An ideal side-on view of Norseman V CF-BHY bearing the logo of Tommy Wheeler’s Gray Rocks Air Service. So pristine is this view than I suspect it was taken at Noorduyn soon after ‘BHY rolled off the production line. Gray Rocks accepted ‘BHY in July 1945 and continued operating it until it was wrecked landing at the railway and forestry centre of Oskelaneo in northern Quebec on December 18, 1959. ‘BHY previously had eluded me, so is not found in either Norseman volume.’

 This view CF-BTC is a real work-a-day snapshot. Ex-RCAF 2456, ‘BTC is well covered in Norseman Vol.2. Here it sits forlornly out in the cold at Winnipeg’s Stevenson Field during its Central Northern Airways era. ‘BTC served CNA/Transair 1948 – 58, then flew with Pete Lazarenko’s Northland Fish Co., Willy Laserich and others until 1998, when it joined the Western Canada Aviation Museum in Winnipeg.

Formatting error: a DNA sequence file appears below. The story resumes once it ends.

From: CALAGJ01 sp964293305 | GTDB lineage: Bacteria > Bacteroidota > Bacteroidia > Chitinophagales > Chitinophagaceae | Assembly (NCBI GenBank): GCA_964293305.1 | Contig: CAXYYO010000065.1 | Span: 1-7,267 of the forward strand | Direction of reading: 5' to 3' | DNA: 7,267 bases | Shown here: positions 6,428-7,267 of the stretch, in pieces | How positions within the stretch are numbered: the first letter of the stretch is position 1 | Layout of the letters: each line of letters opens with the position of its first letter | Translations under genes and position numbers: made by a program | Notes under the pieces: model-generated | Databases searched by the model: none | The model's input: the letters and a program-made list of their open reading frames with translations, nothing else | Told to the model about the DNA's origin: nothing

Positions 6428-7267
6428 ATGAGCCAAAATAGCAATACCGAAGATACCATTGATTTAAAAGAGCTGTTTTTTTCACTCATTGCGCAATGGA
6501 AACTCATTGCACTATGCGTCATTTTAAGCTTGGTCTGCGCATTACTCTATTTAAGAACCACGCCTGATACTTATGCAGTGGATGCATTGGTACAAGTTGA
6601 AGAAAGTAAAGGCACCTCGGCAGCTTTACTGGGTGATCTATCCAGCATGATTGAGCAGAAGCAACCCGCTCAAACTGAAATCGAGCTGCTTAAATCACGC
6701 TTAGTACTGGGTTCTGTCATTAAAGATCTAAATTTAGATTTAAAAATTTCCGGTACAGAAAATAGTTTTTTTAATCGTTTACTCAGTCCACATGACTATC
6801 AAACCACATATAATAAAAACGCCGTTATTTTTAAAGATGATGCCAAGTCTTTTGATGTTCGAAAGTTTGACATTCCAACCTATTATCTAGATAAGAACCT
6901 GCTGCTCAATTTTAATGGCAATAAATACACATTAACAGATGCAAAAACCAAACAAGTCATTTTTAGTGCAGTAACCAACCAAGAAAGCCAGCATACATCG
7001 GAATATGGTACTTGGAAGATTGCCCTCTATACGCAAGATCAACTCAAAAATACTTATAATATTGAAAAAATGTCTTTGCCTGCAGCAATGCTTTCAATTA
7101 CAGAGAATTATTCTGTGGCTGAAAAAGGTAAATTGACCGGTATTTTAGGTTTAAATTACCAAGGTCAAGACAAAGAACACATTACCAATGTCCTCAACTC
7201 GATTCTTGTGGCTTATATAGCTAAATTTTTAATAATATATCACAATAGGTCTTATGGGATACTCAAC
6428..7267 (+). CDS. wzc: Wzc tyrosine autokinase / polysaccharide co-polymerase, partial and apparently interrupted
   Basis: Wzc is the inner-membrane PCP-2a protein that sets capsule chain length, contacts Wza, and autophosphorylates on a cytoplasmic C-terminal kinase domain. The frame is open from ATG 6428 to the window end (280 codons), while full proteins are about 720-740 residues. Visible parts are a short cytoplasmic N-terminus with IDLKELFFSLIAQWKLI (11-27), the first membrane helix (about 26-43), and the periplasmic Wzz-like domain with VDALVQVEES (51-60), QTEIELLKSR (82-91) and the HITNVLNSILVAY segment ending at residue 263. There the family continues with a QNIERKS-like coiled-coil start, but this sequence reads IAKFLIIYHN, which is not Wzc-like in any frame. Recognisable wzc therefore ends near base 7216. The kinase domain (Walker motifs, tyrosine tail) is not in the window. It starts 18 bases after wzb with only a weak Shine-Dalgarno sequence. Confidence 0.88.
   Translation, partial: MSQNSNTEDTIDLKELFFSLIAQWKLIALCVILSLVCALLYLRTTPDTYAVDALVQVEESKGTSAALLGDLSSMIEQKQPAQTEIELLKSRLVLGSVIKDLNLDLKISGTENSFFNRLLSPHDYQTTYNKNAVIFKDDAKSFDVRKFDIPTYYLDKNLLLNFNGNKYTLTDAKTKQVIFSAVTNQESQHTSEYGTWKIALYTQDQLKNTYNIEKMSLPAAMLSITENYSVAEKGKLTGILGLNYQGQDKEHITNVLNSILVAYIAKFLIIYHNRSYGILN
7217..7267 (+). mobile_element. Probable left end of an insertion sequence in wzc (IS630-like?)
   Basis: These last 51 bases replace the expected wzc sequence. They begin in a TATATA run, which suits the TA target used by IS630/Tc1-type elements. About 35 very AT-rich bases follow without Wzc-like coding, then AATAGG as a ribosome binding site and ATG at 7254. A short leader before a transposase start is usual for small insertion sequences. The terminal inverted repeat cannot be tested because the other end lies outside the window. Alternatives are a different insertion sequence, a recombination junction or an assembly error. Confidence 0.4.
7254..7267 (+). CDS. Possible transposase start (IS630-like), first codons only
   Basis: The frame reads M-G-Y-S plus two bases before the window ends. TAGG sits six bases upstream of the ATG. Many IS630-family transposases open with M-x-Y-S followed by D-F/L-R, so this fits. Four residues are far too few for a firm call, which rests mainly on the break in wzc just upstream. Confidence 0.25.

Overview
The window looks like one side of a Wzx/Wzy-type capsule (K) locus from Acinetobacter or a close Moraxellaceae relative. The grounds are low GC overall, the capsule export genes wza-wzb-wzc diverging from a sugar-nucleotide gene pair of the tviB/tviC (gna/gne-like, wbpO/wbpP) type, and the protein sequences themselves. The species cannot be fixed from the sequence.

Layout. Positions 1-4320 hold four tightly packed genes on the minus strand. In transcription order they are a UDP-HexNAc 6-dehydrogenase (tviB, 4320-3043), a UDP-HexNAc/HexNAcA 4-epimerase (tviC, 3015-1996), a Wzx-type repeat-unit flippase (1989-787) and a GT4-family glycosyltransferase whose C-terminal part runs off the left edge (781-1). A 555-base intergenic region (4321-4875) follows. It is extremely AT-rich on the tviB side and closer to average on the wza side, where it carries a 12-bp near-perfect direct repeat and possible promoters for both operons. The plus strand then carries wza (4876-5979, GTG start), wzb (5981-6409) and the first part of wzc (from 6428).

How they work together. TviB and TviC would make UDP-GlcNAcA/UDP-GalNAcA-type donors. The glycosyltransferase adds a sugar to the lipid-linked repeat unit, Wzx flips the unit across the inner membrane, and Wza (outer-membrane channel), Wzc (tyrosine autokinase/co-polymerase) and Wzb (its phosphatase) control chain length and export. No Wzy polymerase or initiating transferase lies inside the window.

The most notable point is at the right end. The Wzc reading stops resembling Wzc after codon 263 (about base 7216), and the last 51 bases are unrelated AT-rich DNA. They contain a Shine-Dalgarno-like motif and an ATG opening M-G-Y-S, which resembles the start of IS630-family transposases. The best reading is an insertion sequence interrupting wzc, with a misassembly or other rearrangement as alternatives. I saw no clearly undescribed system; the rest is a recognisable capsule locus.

This view CF-BTC is a real work-a-day snapshot. Ex-RCAF 2456, ‘BTC is well covered in Norseman Vol.2. Here it sits forlornly out in the cold at Winnipeg’s Stevenson Field during its Central Northern Airways era. ‘BTC served CNA/Transair 1948 – 58, then flew with Pete Lazarenko’s Northland Fish Co., Willy Laserich and others until 1998, when it joined the Western Canada Aviation Museum in Winnipeg.

Norseman 5 CF-HQD        Another of the countless Norseman photos taken over the decades at the town dock in Kenora. OCA’s yellow-and-red CF-HQD awaits its next trip on a fine summer day. Ex-US Army 43-5357, it served in Alaska during the war, then was NC88760 in Minnesota before coming to Canada in 1954 for Warren Plummer of Sioux Narrows/Lake-of-the-Woods. After a later stint with Chukuni Airways of Kenora, it went to OCA in 1960, then joined Slate Falls Airways of Sioux Lookout. In 2014 ‘HQD was one of many Norsemans classified as “projects”, meaning that some day it might be restored for museum or flying purposes. It’s stored at Kakabeka Falls near Thunder Bay.